Articles Tagged with pedestrian

crossing-801713_1920-2-300x198Serious pedestrian accidents in Chicago and the suburbs continue to be a problem for a number of reasons: more people walking to work, an increase in traffic on the roads, and drivers failing to look out for pedestrians. Increasing cell phone usage and distracted driving are also putting pedestrians at risk. Tragically, two pedestrians in Naperville and St. Charles have been seriously injured and pedestrians in Bloomington, Morton Grove, and Chicago have died after being struck by cars recently. Municipalities need to address this problem by analyzing where and why pedestrian accidents happen and taking measures to prevent these tragedies from occurring.

In the meantime, how can victims and families be compensated for these terrible accidents? If a pedestrian is hit by a car, the driver is usually –but not always—found to be at fault and his or her insurance compensates the pedestrian. That is because most states have laws requiring drivers to be alert to their surroundings and to hazards in the road, which would include pedestrians. If the pedestrian is following the rules of the road and is struck by a motorist who is speeding, fails to yield, is disobeying traffic signals, or is otherwise impaired or distracted, the driver is at fault and their policy must compensate the victim. Even pedestrians who are not in the crosswalk may get compensation from the driver’s insurance if they were paying attention, did not act irresponsibly and did not run into the road to try to beat traffic.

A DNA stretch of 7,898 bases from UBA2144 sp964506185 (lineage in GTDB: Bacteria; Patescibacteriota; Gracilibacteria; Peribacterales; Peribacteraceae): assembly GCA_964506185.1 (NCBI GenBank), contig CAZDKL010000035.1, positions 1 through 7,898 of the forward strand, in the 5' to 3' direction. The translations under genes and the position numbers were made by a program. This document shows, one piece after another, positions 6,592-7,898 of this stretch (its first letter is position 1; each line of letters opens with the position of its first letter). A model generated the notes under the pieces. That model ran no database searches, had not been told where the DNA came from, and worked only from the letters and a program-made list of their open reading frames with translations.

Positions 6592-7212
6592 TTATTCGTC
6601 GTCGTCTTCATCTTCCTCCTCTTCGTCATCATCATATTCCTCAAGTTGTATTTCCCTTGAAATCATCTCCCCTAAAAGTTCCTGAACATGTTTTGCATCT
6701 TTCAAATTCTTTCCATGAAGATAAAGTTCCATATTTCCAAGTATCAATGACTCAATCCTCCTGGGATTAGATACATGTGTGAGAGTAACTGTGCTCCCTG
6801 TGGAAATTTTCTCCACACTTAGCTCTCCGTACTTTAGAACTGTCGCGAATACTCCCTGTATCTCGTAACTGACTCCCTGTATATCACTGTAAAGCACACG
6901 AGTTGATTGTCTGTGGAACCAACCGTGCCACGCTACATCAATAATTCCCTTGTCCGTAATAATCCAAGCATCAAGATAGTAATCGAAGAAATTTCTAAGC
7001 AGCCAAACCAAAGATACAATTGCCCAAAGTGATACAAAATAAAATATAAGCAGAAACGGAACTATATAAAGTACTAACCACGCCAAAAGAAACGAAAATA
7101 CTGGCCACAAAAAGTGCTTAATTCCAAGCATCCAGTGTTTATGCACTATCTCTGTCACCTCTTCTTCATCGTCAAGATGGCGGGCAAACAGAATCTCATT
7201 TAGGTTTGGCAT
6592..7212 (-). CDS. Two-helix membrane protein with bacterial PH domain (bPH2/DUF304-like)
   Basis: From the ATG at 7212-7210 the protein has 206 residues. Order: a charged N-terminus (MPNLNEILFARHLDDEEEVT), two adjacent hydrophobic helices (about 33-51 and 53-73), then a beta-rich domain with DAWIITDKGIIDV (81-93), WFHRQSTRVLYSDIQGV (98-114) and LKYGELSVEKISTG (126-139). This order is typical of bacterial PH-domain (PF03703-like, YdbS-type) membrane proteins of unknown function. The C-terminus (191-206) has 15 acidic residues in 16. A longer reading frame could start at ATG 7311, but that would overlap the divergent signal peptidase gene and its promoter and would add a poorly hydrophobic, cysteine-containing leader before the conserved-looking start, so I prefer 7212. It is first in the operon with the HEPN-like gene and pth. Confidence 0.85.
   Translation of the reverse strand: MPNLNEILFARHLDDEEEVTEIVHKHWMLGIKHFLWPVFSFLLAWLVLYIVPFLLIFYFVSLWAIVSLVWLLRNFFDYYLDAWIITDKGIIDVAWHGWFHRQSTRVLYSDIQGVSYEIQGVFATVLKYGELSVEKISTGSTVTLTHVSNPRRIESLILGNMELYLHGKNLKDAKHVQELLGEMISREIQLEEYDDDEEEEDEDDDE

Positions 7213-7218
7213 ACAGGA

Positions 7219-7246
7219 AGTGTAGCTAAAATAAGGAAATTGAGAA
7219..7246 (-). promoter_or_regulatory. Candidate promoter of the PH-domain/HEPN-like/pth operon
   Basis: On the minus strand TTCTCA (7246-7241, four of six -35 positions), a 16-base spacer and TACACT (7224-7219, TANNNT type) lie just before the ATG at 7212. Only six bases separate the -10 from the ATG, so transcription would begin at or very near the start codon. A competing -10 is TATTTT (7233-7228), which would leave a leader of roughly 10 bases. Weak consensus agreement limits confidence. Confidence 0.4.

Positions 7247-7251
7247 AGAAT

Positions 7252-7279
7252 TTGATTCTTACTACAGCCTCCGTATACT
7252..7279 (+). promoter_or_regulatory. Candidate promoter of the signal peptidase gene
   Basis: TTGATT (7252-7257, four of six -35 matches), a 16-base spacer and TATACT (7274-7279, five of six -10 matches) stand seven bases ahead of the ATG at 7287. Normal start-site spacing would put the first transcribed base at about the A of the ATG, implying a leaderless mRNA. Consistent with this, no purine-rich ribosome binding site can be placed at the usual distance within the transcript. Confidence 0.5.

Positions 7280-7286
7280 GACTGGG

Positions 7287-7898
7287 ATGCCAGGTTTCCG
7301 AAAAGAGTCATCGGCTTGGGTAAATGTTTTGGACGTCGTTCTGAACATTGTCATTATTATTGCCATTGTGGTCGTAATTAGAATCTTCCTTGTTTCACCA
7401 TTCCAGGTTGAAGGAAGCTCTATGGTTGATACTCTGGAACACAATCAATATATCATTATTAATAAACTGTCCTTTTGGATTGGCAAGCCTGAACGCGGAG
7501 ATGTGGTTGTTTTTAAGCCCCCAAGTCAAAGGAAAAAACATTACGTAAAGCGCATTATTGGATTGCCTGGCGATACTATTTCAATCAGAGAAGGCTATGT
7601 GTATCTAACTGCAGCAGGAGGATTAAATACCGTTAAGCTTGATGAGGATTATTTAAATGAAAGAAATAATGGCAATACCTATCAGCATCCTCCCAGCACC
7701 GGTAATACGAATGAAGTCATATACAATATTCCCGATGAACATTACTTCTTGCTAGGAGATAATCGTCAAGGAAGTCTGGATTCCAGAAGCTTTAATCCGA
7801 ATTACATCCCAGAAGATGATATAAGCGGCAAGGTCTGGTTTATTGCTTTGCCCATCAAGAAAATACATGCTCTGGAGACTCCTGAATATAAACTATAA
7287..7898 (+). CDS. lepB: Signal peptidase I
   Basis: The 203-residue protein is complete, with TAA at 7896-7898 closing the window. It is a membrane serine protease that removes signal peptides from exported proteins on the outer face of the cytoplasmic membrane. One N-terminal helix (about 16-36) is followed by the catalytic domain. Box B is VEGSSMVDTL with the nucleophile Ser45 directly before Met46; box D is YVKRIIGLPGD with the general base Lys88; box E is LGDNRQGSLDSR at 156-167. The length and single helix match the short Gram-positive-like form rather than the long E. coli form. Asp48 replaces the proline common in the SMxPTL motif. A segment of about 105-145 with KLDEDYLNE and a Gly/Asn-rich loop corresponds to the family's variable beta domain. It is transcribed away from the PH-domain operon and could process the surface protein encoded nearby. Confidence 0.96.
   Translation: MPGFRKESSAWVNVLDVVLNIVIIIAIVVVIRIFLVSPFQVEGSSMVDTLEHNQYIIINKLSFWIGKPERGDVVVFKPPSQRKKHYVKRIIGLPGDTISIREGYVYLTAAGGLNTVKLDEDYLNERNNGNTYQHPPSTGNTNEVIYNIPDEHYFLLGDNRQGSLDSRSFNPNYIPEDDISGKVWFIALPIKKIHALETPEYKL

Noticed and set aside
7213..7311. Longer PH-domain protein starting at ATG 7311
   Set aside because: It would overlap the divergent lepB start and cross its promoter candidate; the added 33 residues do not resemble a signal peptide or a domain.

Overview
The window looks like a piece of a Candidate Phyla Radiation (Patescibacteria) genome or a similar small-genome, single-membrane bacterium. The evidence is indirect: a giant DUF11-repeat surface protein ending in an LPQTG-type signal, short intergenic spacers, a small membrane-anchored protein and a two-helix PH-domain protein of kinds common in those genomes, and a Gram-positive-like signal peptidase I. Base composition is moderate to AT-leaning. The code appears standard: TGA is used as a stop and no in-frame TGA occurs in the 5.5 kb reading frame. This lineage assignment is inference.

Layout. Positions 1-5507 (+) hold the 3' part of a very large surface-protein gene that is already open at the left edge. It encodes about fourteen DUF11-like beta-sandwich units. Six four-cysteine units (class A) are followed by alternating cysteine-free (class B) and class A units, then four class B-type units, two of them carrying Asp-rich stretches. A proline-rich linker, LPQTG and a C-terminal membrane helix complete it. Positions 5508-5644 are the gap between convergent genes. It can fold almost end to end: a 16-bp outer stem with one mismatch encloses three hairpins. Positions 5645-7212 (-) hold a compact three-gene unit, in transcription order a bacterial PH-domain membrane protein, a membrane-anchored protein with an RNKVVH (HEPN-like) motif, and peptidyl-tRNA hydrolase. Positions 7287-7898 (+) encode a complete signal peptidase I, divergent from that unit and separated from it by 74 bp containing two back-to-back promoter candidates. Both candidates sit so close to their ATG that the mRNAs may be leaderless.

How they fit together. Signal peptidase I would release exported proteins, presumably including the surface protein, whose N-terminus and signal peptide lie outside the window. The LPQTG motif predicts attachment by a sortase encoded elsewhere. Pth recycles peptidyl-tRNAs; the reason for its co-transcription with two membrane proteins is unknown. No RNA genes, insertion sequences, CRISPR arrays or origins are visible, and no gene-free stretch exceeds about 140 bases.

But what happens if the responsible driver is not insured?  If the at-fault driver has no insurance or very little insurance, then the pedestrian’s own uninsured and underinsured coverage in their auto policy can compensate them for injuries sustained even if they were not driving at the time. Most people are not aware of this.

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Walking your dog or taking a stroll after dinner should not be a death sentence. Yet, more and more frequently, walking is becoming hazardous, and deadly, in America.

A recent report by the Governors Highway Safety Association has revealed that pedestrian deaths last year reached their highest level since 1990. In fact, an estimated 6,227 pedestrians died in 2018, 35% more than were killed just a decade ago. And these rates are rising even as overall traffic deaths have declined over the last ten years. So, why is this happening?

Experts have pointed to several factors that seem to be contributing to this increase:

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